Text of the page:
Central Queensland Mangrove Jack Tragic
Daniel is a former commercial fisherman who is now obsessed with catching mangrove jack on lures. For the past 5 years he’s been fishing the myriad of creeks and rivers around Bundaberg during all months of the year and enjoying great success on the red fish. On Daniel’s Facebook page “The Jack Challenge” he not only showcases his catch, but also shares the lures and structures he’s been catching his jacks on.
Daniel’s Mangrove Jack Fishing Tips!
- Most anglers would be aware that accurate casting is vital to jack fishing, but Daniel also finds it’s important not to let the lure splash down. Overcasting and then feathering the spool with your thumb makes it easy to get a lure to land very gently.
- During the winter and early spring the jacks tend to congregate down towards the mouth of the river systems, moving upstream as the water warms later in the year.
- Stable water temperatures offer more consistent fishing, whether they’re warm temps or cooler ones. Fluctuations in temp usually make the fishing a bit tough.
- Look for mangrove banks with deeper water along the edges, especially where the tidal flow hits the bank due to a bend in the river or gets interrupted by a snag, rock bar or other structure. Man-made rock walls are also worth putting some casts on.
- Daniel prefers to fish at the start of the tide before the water starts to move too quickly. Neapish tides can fish better than the really big ones and a little bit of colour to the water makes for easier fishing than gin clear water. Dawn and dusk are always prime times, especially if they coincide with the start of the tide. Overcast conditions and a light south-easterly breeze are ideal.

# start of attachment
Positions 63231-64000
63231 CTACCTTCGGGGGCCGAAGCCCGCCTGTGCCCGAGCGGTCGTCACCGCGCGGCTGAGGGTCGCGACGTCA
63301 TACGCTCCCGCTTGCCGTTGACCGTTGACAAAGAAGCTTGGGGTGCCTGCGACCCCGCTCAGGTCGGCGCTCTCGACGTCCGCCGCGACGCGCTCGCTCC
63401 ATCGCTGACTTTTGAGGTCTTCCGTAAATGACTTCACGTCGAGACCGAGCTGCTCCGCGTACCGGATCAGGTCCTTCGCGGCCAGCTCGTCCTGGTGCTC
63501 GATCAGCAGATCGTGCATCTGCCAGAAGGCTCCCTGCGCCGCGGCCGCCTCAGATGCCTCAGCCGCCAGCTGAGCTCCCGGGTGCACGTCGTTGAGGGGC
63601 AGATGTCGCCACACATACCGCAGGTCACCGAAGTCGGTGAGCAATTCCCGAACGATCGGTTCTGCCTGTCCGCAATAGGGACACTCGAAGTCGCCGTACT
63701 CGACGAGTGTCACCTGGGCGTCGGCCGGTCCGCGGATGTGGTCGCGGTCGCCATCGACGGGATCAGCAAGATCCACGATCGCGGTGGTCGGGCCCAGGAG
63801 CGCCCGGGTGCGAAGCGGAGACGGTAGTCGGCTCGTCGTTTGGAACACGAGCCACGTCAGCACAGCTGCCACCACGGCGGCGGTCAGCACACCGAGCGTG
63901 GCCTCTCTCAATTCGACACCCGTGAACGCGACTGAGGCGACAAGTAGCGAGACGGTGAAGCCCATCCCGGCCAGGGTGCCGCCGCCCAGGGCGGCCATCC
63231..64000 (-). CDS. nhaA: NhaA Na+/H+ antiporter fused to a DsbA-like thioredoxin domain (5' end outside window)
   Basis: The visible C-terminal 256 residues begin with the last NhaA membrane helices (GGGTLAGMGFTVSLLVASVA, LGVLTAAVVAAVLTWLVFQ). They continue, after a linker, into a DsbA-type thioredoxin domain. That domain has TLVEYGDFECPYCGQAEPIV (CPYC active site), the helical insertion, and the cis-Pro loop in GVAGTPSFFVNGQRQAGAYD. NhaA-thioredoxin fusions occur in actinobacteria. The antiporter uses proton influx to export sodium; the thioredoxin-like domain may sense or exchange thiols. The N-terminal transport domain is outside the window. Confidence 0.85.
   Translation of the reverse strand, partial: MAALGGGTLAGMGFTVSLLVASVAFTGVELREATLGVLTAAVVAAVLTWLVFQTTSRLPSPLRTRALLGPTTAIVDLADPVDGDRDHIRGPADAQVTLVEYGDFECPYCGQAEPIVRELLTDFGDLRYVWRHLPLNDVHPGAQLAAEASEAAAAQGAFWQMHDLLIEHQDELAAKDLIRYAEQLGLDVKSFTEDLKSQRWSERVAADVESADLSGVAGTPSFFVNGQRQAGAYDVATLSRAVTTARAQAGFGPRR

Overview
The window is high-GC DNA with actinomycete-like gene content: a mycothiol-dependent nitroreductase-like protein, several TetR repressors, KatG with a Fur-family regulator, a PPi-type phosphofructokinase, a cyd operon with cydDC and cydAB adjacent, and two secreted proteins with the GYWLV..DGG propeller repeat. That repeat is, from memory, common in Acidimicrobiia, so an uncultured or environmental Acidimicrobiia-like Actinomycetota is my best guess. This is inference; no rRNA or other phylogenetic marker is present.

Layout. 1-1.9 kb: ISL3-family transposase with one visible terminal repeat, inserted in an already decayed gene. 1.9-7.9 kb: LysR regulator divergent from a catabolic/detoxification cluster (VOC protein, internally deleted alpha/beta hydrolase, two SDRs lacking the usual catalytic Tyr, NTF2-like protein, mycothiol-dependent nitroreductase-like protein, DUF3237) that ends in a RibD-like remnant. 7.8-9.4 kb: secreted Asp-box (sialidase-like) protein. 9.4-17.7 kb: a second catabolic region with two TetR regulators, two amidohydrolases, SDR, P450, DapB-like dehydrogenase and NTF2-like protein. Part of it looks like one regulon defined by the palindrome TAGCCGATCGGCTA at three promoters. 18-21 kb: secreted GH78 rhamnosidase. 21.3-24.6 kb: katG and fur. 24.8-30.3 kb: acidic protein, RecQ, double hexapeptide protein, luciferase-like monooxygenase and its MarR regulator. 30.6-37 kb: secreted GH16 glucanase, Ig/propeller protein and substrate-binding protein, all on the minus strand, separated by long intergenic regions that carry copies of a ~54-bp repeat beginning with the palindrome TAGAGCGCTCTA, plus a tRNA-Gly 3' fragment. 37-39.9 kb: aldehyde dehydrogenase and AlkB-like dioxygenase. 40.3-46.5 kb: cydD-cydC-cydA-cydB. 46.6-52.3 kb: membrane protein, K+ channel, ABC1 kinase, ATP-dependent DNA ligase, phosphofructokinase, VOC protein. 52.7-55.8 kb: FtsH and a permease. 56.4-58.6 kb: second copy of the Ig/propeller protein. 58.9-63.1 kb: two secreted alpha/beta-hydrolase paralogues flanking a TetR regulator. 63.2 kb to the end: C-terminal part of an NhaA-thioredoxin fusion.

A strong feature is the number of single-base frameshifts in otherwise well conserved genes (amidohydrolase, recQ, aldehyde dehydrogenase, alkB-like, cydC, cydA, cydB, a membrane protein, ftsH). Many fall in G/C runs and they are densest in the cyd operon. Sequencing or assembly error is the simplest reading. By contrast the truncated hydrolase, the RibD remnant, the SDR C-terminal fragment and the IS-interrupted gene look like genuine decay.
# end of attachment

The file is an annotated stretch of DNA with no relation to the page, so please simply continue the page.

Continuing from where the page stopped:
- In the bigger systems Daniel will crank the lure swiftly back to the boat after it is more than a couple of metres from the bank or structure. In smaller and shallower systems it’s better to work the lure all the way back to the rod tip.
- It’s important to be persistent because sometimes the jacks aren’t playing ball and you need to resist the temptation to go home early. It doesn’t hurt sometimes if the morning session is quiet to take a break, have a snooze and fire up again for the evening session.
Daniel’s Mangrove Jack Tackle!
- A 5’9” Wilsons Blades and Tails rod in the 10-20lb line class, ABU Revo reel, 30lb braid mainline and 30lb Schneider line is Daniel’s setup for heavier lures.
- A Shimano T-Curve rod and Curado reel, 30lb braid and 30lb leader is perfect for casting soft plastics.
Daniel’s Mangrove Jack Fishing Lures!
- A 3” Z-Man MinnowZ on a 1/6 to 1/8 oz, 3/O ChinlockZ jig head is perfect for fishing the shallow water in the smaller creeks as well as in the larger systems. Daniel likes to cast it into pinch points as the boat drifts along the bank and work the lure across the face of snags and other structure. He finds that a slow roll style of retrieve works best in winter. In the middle of the day this lure can also be cast into shadows close to structure and worked more briskly. A spot of S-Factor scent is a good way to increase the bites.
- The 95mm MMD Splash Prawn is a great hard bodied surface lure that takes a lot of fish when worked properly, especially during the dawn and dusk periods. Cast these tight to structure where there are eddies and pinch points in the pre-dawn and dawn light. When the lure hits the water, give it two quick pops, then lift the rod tip high and jiggle it to work the lure enticingly.
- A 78mm XD Luckycraft Pointer is a small suspending hard body lure that Daniel retro fts with size 4 BKK Fang hooks, which causes them to float very slowly. This allows the lure to be paused when it strikes timber and allowed to float up over the snag before recommencing the retrieve. This is a great lure for casting into shallow water around rockbars in current and can be worked by casting up current and giving a couple of quick twitches to get it to depth before slow rolling it out.
- The Boy Howdy propbait is a great lure to cast around in the upper reaches of the rivers and creeks and can be worked to create plenty of commotion.